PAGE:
of cloaking.  In particular, recursive or authoritative resolvers can
   omit these records for both clients directly performing DNS name
   resolution and proxies performing DNS name resolution on behalf of a
   client.  A malicious proxy could also choose to not report these
   CNAME chains in order to hide the cloaking.  In general, clients can
   trust information included (or not included) in the next-hop-aliases
   parameter to the degree that the proxy and any resolvers used by the
   proxy are trusted.

5.  IANA Considerations

   This document registers the next-hop-aliases parameter in the "HTTP
   Proxy-Status Parameters" registry <
   http-proxy-status> as shown in Table 1.

    | Name             | Description                     | Reference |
    | next-hop-aliases | A string containing one or more | RFC 9532  |
    |                  | DNS aliases or canonical names  |           |
    |                  | used to establish a proxied     |           |
    |                  | connection to the next hop.     |           |

              Table 1: HTTP Proxy-Status Parameters Registry

6.  References

6.1.  Normative References

              Schinazi, D., "Proxying UDP in HTTP", RFC 9298,
              DOI 10.17487/RFC9298, August 2022,

   [DNS]      Mockapetris, P., "Domain names - concepts and facilities",
              STD 13, RFC 1034, DOI 10.17487/RFC1034, November 1987,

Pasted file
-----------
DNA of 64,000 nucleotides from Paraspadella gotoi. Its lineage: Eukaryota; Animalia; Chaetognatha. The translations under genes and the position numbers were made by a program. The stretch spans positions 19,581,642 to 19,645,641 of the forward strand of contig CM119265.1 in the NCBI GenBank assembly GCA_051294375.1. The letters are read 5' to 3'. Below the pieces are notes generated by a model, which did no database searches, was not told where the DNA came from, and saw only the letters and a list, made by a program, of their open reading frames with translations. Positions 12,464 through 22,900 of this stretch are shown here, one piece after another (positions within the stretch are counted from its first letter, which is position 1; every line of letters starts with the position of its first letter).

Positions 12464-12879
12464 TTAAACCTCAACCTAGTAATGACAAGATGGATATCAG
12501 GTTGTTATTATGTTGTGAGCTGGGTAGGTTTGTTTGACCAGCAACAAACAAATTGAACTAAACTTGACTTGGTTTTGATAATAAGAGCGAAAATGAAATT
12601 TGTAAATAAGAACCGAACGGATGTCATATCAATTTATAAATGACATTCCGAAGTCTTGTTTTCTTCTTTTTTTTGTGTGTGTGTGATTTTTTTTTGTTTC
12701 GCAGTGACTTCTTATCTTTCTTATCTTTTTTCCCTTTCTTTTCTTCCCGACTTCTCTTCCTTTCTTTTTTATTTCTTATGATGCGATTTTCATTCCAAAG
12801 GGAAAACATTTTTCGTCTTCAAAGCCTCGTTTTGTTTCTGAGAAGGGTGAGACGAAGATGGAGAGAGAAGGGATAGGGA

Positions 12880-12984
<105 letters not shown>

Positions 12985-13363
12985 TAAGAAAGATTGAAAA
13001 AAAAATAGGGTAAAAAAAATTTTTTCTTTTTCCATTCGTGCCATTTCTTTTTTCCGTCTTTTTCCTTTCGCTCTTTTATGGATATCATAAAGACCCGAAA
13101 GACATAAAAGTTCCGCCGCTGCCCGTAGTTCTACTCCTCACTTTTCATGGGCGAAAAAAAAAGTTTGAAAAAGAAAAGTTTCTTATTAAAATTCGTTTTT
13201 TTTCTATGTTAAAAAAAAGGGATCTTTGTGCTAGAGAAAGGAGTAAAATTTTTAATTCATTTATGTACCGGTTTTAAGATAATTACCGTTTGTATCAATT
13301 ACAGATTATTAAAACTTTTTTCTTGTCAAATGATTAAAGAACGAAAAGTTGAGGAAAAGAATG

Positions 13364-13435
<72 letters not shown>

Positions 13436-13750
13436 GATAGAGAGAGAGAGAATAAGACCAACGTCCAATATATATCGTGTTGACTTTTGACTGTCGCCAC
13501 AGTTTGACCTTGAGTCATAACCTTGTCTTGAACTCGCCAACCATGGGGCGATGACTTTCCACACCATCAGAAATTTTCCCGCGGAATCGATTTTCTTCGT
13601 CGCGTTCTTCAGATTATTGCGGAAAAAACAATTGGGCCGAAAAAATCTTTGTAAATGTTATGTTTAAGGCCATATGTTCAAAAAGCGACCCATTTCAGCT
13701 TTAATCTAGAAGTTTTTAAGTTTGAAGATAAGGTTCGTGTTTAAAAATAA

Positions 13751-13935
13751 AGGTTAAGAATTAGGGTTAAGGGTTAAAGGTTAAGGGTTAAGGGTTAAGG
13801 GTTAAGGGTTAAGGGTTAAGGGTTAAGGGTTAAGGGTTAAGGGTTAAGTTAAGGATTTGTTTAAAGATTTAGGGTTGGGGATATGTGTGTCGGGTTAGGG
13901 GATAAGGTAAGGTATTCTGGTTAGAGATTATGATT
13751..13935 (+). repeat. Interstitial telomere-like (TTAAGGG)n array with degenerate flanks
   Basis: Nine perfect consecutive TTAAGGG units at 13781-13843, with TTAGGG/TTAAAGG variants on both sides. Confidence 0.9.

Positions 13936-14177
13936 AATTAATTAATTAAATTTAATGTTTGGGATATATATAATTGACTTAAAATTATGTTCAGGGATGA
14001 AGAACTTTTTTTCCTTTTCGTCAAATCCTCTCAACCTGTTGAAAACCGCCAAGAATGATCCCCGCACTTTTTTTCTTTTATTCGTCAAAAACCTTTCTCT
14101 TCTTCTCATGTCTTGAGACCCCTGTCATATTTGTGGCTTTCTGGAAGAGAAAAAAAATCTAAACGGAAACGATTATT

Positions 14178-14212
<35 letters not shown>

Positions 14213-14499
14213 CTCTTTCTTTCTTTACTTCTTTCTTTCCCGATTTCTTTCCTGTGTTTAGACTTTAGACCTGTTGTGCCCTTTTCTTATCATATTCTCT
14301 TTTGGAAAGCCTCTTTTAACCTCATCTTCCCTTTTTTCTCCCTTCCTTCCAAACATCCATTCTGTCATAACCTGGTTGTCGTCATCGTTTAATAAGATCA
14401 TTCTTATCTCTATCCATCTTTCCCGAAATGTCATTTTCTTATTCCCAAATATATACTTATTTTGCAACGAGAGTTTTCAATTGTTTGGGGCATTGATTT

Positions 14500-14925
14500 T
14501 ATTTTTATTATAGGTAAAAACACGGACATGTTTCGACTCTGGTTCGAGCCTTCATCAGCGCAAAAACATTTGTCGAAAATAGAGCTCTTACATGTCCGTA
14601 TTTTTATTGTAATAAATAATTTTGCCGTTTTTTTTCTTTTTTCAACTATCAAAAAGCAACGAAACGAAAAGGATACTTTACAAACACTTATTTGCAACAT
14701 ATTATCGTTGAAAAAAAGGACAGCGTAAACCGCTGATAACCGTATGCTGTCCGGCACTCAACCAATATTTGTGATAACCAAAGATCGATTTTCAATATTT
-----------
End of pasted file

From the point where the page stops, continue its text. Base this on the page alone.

[HTTP]     Fielding, R., Ed., Nottingham, M., Ed., and J. Reschke,
              Ed., "HTTP Semantics", STD 97, RFC 9110,
              DOI 10.17487/RFC9110, June 2022,

              Nottingham, M. and P. Sikora, "The Proxy-Status HTTP
              Response Header Field", RFC 9209, DOI 10.17487/RFC9209,
              June 2022, <>.

   [RFC2119]  Bradner, S., "Key words for use in RFCs to Indicate
              Requirement Levels", BCP 14, RFC 2119,
              DOI 10.17487/RFC2119, March 1997,

   [RFC3986]  Berners-Lee, T., Fielding, R., and L. Masinter, "Uniform
              Resource Identifier (URI): Generic Syntax", STD 66,
              RFC 3986, DOI 10.17487/RFC3986, January 2005,

   [RFC8174]  Leiba, B., "Ambiguity of Uppercase vs Lowercase in RFC
              2119 Key Words", BCP 14, RFC 8174, DOI 10.17487/RFC8174,
              May 2017, <>.

              Nottingham, M. and P. Kamp, "Structured Field Values for
              HTTP", RFC 8941, DOI 10.17487/RFC8941, February 2021,

6.2.  Informative References

   [COOKIES]  Barth, A., "HTTP State Management Mechanism", RFC 6265,
              DOI 10.17487/RFC6265, April 2011,

   [POSIX]    IEEE, "IEEE Standard for Information Technology--Portable
              Operating System Interface (POSIX(TM)) Base
              Specifications, Issue 7", IEEE Std 1003.1-2017,
              DOI 10.1109/IEEESTD.2018.8277153, January 2018,

   [RFC1035]  Mockapetris, P., "Domain names - implementation and
              specification", STD 13, RFC 1035, DOI 10.17487/RFC1035,
              November 1987, <>.

   [RFC3493]  Gilligan, R., Thomson, S., Bound, J., McCann, J., and W.
              Stevens, "Basic Socket Interface Extensions for IPv6",
              RFC 3493, DOI 10.17487/RFC3493, February 2003,

Author's Address

   Tommy Pauly
   Apple, Inc.